HOW TO DEAL WITH TOXIC LEADERSHIP
Do you feel unable to carry out your duties in your work area? Does your boss make you feel uneasy? Do you consider the work environment toxic for you? This article is right for you because we will be addressing those issues. Still, you should know that workplace culture does not turn toxic because of a few bad deeds by a few bad eggs but turns toxic because leadership did not see or outrightly ignored the signs that something was amiss.
The responsibility ultimately is on leadership to detect and remedy the source of a team’s fragmentation, but what if leadership is the problem? Yea, I know, right, meaning leaders must get it right with themselves before getting things right with the team.
Research has established that workers who experience high anxiety levels when faced with toxic leadership often become unproductive or ineffective. This article will tell you how to identify toxic leadership behaviours and how to deal with toxic leadership.
Toxic Leadership Behaviours
First, it’s important to point out that we all have some characteristics that annoy the people around us, let’s not talk about my character flaws because I had to deal with a lot of it. With our unique ways of doing things, processing information, and responding in a variety of circumstances, it makes sense that we would be opposed to people who do things opposite to our own. Still, toxic leadership characteristics are not just a matter of personality clashes, trust me, it is way more than that. Instead, these individuals don’t exhibit typical behavioral patterns but extreme distortions, powered by the brain’s more primitive parts, namely fear. When these patterns become habitual, responses to them become unhealthy.
For example, if someone experienced excessive criticism in their early development, the ego would record a perception of being diminished by important caregivers. In return, this would provide a heightened sense that their very survival depends on not being criticized. This could easily lead to obsessively seeking superiority in all situations to alleviate the fear of feeling inferior, as seen in the Shonna Waters write up in Betterup. Examples of the behaviours I observed from my boss who was toxic are below:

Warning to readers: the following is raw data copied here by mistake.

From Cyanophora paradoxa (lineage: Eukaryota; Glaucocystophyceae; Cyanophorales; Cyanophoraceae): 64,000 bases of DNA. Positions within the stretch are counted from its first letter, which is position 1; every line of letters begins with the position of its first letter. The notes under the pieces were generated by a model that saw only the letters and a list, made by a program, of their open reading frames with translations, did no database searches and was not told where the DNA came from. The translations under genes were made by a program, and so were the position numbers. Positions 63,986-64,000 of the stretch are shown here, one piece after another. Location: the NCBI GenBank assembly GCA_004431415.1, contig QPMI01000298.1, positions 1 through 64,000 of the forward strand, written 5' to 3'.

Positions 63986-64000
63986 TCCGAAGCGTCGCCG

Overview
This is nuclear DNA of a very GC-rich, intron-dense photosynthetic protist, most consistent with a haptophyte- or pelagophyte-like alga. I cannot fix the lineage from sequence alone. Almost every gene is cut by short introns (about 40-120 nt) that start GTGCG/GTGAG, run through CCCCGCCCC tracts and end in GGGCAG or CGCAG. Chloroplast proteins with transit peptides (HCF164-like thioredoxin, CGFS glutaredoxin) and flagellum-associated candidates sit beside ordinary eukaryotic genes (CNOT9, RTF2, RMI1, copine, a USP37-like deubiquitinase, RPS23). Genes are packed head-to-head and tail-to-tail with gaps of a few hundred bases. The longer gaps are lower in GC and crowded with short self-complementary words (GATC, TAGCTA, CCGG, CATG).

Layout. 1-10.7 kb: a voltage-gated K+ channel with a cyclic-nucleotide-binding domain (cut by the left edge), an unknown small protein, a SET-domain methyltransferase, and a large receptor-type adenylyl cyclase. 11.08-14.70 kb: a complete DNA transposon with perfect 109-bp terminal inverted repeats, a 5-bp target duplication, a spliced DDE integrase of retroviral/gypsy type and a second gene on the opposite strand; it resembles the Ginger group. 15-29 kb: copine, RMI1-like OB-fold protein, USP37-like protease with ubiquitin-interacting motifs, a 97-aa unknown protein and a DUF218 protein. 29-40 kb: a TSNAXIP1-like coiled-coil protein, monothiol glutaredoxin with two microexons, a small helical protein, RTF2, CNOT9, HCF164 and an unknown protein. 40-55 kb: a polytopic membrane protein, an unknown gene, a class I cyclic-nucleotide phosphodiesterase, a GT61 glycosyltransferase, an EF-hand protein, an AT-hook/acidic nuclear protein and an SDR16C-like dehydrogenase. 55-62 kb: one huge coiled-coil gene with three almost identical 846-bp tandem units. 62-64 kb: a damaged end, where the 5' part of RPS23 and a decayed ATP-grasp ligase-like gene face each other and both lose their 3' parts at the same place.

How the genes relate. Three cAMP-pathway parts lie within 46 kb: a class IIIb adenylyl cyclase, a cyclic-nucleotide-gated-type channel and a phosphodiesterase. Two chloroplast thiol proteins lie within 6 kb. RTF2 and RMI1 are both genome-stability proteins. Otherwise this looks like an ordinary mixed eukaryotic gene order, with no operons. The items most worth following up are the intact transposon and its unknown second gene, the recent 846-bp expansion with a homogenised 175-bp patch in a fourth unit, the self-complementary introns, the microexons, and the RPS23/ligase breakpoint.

- Lying or inconsistent expectations
Dishonesty in the workplace is toxic because it’s difficult to understand your place of work when you don’t have access to the truth. Let’s take a look at an example. Let’s say your manager tells you on Tuesday that your current assignment is due on Friday, then berates you when it isn’t complete by the end of the day.
- Doesn’t listen to feedback
Everyone has room to learn, but toxic leaders aren’t willing to hear constructive criticism especially when it comes from a subordinate. Concerns from their team members go unheard, which prevents the team from improving. For example, you think it would be more effective for the entire team to cut the daily meetings feeling that most of what goes on could be discussed over email, but you are ignored by the leader taking it personally, smile and walk away.
- Power/ Hierarchy
Hierarchy (people’s ranks and roles within the business) is what gives toxic leaders control over their team. Since they want to keep this power, they value this hierarchy. They will make sure it stays in place. For instance, they’ll shut down an initiative that would allow you and your team more independence and make their own decisions. There are more, but we have to look at dealing with this type of leadership.
How to Deal With Toxic Leadership
When you happen to work under a toxic leader, here are things you should try:
1. Help instead of judge
Help your team more and drive results. Focus on thriving as a team instead of spending time on drama. If you can’t avoid the toxic behaviour, then give it no thought and just get the job done.
2. Control of your reactions
Controlling your manager’s actions is something that will never happen, but you are in control of your reactions to those actions. Remember that this behavior isn’t about you. Control your emotions and don’t give them the attention they want.
3. Document everything
This should happen even when you don’t have a toxic leader. Document when your leader makes requests you don’t agree with. This way, you’ll have proof that you were asked to do things by your boss and the blame won’t be on you
4. Set professional boundaries
Please do take this seriously, Keep the relationship between you and your leader professional. By doing this, you’ll protect yourself, gain respect and keep your personal life toxic-free.
5. Clarify instructions
Don’t make assumptions while on the job or about what you believe your leader wants. If you do, it may lead to misunderstandings. Take it from me; it may not end with praise. Clarify (in written form) whatever and whenever you have even the smallest of doubts.
6. Focus on your job
Remember never to let things get to you and to take things personally. Your leader’s behaviour is not a reflection of you, and your performance except if you allow it to be so. You won’t win that debate on who was wrong or right. Just let your work rove it for you.
Everything rises and falls on leadership; hence leadership sets the tone of workplace culture and good behavioural patterns. Toxic leadership will disturb and negatively influence workers’ well-being and productivity, leading to higher levels of worker anxiety and resulting in a negative reputation and lower profits for businesses. Hence, learning to deal with toxic leadership is a skill that will always remain relevant.
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